Seeking out help is a crucial first step. If you — or your loved one — are ready to get treatment, it may be necessary to reach out to a supportive friend or family member for support.
You can also start by making a doctor’s appointment. Your doctor can evaluate your overall health by performing a physical exam. They can also answer any questions you have about Xanax use and, if required, refer you to a treatment center.
Withdrawal Symptoms From Mixing Cocaine and Xanax
The severe cravings and mental dependency that cocaine users develop mean that stopping use requires a detox period. Depending on the length of time used and the amount used, cocaine detox may bring different physical and physiological withdrawal symptoms. How long does it take to detox Cocaine? The cocaine detox process can take anywhere from 12 hours to 4 or more days. Most users will undergo a level of decreased energy as well as increased anxiety and irritability. Unlike substances such as alcohol and heroin, withdrawal symptoms such as vomiting, and tremors are not inevitable to happen. However, a mixture of alcohol and cocaine abuse is typical and can trigger these more severe symptoms.
Signs of Cocaine Withdrawal
- Lack of Pleasure
- Irritability and Anxiety
- Suspicion or Paranoia
- Trouble Eating or Sleeping
Symptoms of Xanax withdrawal are more stringent than that of other benzodiazepines. Consequently, withdrawal can happen after taking the drug for as little as one week.
Xanax Withdrawal Symptoms
- Body Aches
- Blurred Vision
- Hypersensitivity to Light and Sound
- Irritability and Mood Swings
- Difficulty Breathing
- Numbness and tingling in the hands, feet, or face
- Tense Muscles
- Suicidal Thoughts
Detoxification (detox) is a process to help you securely stop taking Xanax while reducing and managing your withdrawal symptoms. Detox is usually in a hospital setting or rehabilitation facility under medical supervision.
In many cases, Xanax use is discontinued over time. Instead, you may swap it for another longer-acting benzodiazepine. In both cases, you take less and less of the drug until it’s out of your system. This process is tapering and can take up to six weeks. In some cases, it can take longer. Your doctor might also prescribe other medications to ease your withdrawal symptoms.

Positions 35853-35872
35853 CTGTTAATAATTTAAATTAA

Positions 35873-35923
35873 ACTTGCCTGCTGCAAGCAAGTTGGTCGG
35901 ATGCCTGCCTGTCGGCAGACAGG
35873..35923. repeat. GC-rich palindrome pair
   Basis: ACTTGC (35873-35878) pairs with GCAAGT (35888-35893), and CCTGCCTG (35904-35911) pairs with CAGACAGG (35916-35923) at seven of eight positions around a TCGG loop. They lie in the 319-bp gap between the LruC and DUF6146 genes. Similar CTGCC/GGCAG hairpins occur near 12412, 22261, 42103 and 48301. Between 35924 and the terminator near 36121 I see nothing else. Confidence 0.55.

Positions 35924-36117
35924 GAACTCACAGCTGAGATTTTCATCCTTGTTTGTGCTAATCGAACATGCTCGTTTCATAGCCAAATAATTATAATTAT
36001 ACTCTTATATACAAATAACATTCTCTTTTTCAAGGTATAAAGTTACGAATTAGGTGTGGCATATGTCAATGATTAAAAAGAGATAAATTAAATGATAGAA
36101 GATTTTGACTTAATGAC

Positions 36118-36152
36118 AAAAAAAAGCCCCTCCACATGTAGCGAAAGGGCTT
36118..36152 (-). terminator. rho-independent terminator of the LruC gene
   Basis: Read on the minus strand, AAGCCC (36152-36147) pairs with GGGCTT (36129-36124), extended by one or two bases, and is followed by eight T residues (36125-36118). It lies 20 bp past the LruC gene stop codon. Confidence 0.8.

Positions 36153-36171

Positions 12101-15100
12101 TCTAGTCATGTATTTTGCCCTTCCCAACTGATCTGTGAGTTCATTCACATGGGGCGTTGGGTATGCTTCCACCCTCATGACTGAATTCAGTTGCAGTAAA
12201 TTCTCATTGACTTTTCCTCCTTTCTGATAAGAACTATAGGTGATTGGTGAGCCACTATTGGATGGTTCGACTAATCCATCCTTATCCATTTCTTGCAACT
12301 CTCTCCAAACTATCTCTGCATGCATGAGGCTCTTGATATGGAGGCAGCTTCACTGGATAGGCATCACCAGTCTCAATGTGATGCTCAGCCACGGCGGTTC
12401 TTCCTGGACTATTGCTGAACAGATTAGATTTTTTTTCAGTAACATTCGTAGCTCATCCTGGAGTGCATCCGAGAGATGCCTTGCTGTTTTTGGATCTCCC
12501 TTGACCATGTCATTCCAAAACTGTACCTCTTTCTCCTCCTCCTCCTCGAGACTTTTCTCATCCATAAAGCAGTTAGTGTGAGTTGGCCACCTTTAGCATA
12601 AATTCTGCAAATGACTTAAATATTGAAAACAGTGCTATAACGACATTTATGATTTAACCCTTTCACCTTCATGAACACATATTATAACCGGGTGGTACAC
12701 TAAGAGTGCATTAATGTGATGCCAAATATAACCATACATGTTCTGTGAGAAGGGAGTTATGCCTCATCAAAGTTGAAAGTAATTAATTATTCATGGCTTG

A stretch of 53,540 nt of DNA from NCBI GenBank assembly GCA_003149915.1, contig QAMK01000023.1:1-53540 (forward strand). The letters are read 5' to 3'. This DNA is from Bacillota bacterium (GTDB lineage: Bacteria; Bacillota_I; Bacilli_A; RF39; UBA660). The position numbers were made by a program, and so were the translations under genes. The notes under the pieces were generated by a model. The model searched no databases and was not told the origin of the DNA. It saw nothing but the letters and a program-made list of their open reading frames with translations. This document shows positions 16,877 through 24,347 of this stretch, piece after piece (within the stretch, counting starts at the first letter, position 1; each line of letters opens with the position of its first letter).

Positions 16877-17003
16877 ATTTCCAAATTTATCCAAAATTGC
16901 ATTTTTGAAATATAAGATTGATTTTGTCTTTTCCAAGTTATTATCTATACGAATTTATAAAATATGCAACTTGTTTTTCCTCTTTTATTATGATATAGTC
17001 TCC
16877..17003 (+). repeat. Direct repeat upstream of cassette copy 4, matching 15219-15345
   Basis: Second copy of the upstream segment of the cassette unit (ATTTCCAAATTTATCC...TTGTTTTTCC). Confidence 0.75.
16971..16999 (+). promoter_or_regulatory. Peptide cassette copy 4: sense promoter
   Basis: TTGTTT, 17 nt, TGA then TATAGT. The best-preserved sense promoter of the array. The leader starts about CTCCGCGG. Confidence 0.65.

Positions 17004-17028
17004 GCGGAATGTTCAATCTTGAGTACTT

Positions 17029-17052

What Happens When You Mix Cocaine and Xanax?
An overdose occurs when you use enough of a drug to cause life-threatening symptoms. When you mix cocaine and Xanax, you significantly increase your risk of overdose.
That’s because the drugs can lessen each other’s positive effects. For example, Xanax may limit the amount of energy one feels on cocaine. To remedy this effect, a person may use more cocaine than they normally would, causing an overdose.
To make matters worse, cocaine often contains dangerous additives, such as fentanyl. Fentanyl is an extremely powerful opioid that’s been involved in numerous overdose deaths.
Common signs of overdose include:
- nausea and vomiting
- increased body temperature
- increased heart rate
- high blood pressure
- blurry vision or vision loss
- loss of consciousness
If you or someone you know experiences these symptoms, seek medical help immediately. When left untreated, an overdose can lead to brain damage or death.
Treatment Options For Polysubstance Abuse & Dual Diagnosis
Every addiction treatment is personalized to your needs because we place people first in our treatment center. It is best to receive inpatient care so that our competent staff may facilitate safe medically assisted detox. Inpatient medically-assisted detox is the first thing we will focus on, so we can ensure your body is cleansed from substances and toxins.
Medically-assisted detox may not be a pleasant experience because of withdrawal symptoms, but our caring staff makes it a top priority that you are as safe and comfortable as possible.
Once the drug is removed from your system, our treatment will focus on medication-assisted treatment (MAT), group and individual therapy, social integration skills, life-skills-building exercises, holistic therapy, support systems, and relapse prevention.
We level Up TX is offering exceptional evidence-based recovery treatment programs. The combinations of therapies applied for each client are tailored to their individualized needs in treating Cocaine and Xanax dependency and addiction. We provide cutting-edge full-service rehabilitation care, including residential inpatient, medically assisted detox to drugs, alcohol addiction, and co-occurring mental health therapy. Treatment services vary by facility. Call to learn more.
 Drug Scheduling – United States Drug Enforcement Administration
 We Level Up Treatment » Cocaine Detox
 NIDA – https://www.drugabuse.gov/publications/research-reports/misuse-prescription-drugs/what-scope-prescription-drug-misuse
 We Level Up Treatment » Xanax Detox